The firm can assist the city in developing a rate structure that would finance needed improvements and mature into a maintenance schedule that will keep the system going for the next several decades.

“We’re trying to be wise stewards of our citizen’s money,” Salka said.

Durango residents recently voted to invest in something else – the city’s 4 future water supply – by approving the Animas-La Plata project. According to LeBlanc, the addition of Lake Nighthorse is like having money in the bank. “That gives us the resources, now we need to take care of the system,” he added.

Residents aren’t the only ones who will be feeling the crunch from the new water and sewer rates. So will local businesses.

LPEA CEO Greg Munro said the electric cooperative will likely see a 30 percent increase in its own water and sewer bills in 2014. Those increases in operating costs make up one of three reasons the coop will have to raise their rates in the coming year.

According to Munro, the higher rates are a result of an increase in what the coop pays its supplier, its need for new hires in the coming year and general inflation.

First, LPEA’s wholesale power supplier, Tri-State Generation, raised the price of power about 1.6 percent.

Second, the coop expects to do some additional hiring in 2014. They anticipate various retirements, about 30 over the next five years, as well as a need for additional employees to help handle the growing number of renewable energy and energy efficiency programs, like the new Community Solar Gardens.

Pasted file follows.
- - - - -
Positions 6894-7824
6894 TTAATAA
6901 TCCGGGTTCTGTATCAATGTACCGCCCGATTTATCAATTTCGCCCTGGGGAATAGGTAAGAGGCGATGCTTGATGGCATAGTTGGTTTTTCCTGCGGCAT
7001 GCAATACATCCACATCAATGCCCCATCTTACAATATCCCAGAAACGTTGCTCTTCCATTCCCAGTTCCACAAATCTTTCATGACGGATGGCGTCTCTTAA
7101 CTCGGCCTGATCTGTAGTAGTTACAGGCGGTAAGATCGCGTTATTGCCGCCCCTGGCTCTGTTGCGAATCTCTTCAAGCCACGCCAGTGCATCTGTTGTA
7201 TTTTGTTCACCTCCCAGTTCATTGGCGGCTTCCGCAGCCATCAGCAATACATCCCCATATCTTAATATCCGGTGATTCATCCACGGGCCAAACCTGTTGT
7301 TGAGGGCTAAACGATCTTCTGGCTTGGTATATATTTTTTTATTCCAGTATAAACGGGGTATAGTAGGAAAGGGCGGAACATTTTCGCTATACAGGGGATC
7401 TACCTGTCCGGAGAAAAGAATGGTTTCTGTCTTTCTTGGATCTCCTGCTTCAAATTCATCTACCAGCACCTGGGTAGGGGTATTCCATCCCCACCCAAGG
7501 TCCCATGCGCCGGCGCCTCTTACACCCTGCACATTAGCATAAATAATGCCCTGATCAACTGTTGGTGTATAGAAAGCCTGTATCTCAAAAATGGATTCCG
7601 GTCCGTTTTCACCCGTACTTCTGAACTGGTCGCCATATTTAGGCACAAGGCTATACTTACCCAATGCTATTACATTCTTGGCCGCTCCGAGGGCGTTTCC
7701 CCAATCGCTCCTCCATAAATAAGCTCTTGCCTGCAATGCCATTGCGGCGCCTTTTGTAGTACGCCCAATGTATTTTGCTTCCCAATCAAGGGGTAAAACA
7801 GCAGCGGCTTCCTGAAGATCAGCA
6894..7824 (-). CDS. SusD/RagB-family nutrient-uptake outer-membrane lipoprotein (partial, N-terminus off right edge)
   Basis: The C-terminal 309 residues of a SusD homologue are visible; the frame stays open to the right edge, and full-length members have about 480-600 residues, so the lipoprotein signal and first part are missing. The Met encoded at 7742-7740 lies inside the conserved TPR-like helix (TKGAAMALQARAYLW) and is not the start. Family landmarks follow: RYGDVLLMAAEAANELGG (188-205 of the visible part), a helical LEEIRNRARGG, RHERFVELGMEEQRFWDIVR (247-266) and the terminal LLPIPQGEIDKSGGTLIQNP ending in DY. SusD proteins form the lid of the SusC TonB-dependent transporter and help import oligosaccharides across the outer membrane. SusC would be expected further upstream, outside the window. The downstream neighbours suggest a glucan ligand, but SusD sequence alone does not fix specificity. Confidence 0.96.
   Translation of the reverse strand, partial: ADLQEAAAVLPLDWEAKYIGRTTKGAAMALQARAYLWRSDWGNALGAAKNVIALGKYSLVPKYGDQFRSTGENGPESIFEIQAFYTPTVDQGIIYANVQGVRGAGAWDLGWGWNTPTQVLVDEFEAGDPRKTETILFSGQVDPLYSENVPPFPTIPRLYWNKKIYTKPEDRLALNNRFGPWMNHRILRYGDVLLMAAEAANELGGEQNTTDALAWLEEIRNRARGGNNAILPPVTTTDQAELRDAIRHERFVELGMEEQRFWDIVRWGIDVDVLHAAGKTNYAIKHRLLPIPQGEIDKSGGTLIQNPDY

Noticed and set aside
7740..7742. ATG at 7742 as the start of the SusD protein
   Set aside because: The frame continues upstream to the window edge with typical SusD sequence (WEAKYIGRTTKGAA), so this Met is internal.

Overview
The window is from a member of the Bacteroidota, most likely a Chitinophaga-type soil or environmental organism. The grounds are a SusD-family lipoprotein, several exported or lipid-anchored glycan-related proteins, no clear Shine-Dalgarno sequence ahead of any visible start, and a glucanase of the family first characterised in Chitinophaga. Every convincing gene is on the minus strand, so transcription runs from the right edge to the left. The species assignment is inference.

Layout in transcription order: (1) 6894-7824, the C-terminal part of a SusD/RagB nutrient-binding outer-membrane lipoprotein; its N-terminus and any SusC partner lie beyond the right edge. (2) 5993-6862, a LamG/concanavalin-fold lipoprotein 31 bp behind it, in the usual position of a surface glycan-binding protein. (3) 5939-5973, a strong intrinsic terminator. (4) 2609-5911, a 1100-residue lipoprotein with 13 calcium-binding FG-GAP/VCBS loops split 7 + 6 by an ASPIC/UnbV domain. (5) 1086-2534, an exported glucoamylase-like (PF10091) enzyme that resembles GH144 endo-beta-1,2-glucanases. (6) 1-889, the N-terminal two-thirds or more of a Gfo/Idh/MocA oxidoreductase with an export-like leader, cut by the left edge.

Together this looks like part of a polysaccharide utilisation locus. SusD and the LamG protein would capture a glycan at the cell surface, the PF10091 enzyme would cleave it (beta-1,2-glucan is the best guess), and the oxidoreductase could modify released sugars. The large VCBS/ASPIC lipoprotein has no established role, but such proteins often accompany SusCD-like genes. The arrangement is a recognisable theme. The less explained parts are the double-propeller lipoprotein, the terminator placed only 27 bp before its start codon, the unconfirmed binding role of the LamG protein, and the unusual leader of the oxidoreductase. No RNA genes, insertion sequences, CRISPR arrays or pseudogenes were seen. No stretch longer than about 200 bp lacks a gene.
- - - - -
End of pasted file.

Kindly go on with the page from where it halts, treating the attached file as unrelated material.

Munro said in a statement that the coop is “about as lean as we can get without impacting quality.”

He said the coop hasn’t received any written comments on the 2014 rate increase. As a matter of fact, some businesses have called to say they thought this year’s increase was going to be higher.

Earlier in the year, following some financial reports, it seemed as though a 5 to 6 percent increase might be necessary. So, 4.5 percent was a relief. And, that rate increase applies only to the usage charge. The base charge will remain the same.

Last year, the rate increase at the electric coop was 11 percent. Munro said it was mainly due to the rate increase from Tri-State. LPEA is currently embroiled in a law suit with Tri-State over that rate increase.

The area’s energy use and demand is changing, according to Munro. He said there was a day when the coop actually had rate decreases, but with decreasing energy demand due to a changing natural gas market and a decline in growth, it’s likely Southwest Colorado will continue to see rate increases over the next five to six years. Although they won’t be the 11 percent experienced last year and more in the 2- to 3-percent range.

But, like the sewer and water rates, rising costs are something residents are probably going to continue to see in the family budget for years to come.